to explain how the work (or the artist) engages with these effects in an aesthetic, visual and conceptual register. The Introduction presented the three interwoven concerns pursued throughout this book: visibility and recognition, identity and belonging, and aesthetics and politics. Chapter 1 outlined how intensified globalisation and mobility have profoundly changed the discourses on art. I argued that the discourse on art and globalisation has primarily revolved around issues concerning globalisation-from-above, whereas the discourse on art and migration has

in Migration into art
Kimberly Lamm

demands, grotesque images, scatological humour, cutting sarcasm, and rough curses manifest in the distorted figures that move through the piece with their ravenously open mouths and thick, phallic tongues. Without directly corresponding to Artaud’s work, these monsters, dispersed across the collages, seem to act out his anguish, and the vast, blank spaces Spero has placed them within represent the silence that met his demands. Artaud demanded recognition, but he also wanted to make himself present in language.3 His oeuvre testifies to an exhaustive struggle against what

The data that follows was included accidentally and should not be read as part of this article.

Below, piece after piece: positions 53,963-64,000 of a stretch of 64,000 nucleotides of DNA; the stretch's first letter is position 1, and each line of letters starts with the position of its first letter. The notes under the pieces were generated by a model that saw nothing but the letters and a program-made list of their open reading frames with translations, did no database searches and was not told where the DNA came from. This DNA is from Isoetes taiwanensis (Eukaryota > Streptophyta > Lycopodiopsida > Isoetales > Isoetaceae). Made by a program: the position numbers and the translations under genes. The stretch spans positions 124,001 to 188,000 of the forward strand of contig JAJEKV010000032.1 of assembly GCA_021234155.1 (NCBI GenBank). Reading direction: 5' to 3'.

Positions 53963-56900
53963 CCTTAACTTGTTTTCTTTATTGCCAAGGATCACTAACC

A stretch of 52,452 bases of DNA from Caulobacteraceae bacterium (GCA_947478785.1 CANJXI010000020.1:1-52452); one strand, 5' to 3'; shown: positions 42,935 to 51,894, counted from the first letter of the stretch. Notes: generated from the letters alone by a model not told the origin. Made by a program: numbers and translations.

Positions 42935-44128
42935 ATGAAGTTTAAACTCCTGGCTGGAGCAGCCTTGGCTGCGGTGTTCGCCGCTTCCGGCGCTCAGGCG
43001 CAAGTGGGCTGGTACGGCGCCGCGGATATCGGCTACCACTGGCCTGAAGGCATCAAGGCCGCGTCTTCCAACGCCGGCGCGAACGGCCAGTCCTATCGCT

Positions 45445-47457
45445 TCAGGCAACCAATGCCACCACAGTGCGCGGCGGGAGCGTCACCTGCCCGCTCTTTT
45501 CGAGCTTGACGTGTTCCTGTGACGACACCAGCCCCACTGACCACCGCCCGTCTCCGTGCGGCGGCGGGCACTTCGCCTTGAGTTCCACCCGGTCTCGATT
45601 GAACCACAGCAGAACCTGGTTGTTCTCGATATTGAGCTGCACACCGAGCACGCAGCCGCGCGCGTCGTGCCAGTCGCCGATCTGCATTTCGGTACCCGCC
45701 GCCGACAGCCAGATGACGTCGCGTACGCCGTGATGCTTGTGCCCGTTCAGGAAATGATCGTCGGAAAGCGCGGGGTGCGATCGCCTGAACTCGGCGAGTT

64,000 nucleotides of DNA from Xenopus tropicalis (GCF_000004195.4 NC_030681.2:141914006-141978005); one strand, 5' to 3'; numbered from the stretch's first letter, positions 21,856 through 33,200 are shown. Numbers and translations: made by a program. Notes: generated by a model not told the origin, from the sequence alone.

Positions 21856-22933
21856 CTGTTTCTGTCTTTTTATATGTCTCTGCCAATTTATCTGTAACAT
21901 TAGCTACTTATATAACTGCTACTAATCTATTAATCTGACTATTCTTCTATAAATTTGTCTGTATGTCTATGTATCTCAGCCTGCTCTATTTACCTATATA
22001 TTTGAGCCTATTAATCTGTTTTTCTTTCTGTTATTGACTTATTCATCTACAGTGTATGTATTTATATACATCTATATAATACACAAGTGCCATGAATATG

in Addressing the other woman
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Anne Ring Petersen

projects aimed at defending or denying the rights of the freedom of movement and negotiating the position, recognition, identity and representation of migrants in society. As W. J. T. Mitchell has noted, on the level of politics, the issue of migration is thus ‘structurally and necessarily bound up with that of images’. Not only do images move from one environment to another, making the ‘migration of images’ fundamental to the ontology of images and visual cultures as such; images also ‘go before’ the immigrant and the first encounter with the receiving country: ‘before

in Migration into art
Occultism and the metamorphic self in Florentine Futurism
Paola Sica

emphasised in order to gain more power and recognition.5 Citing Valeria’s work, I propose to show the cultural roots of a Adamowicz and Storchi, Back to the Furutists.indd 146 01/11/2013 10:58:45 Nocturnal itineraries 147 9.1  Illustration by Rosa Rosà in Bruno Corra’s Sam Dunn è morto: Romanzo sintetico con 6 illustrazioni di Rosa Rosà, Milan: Studio Editoriale Lombardo, 1917: 16. new type of metamorphic self (a type at times female, and at others gender neutral), and its political implications in the context of early twentiethcentury Italian society. Articles and

in Back to the Futurists
The American avant-garde and the Soviet Union
Author: Barnaby Haran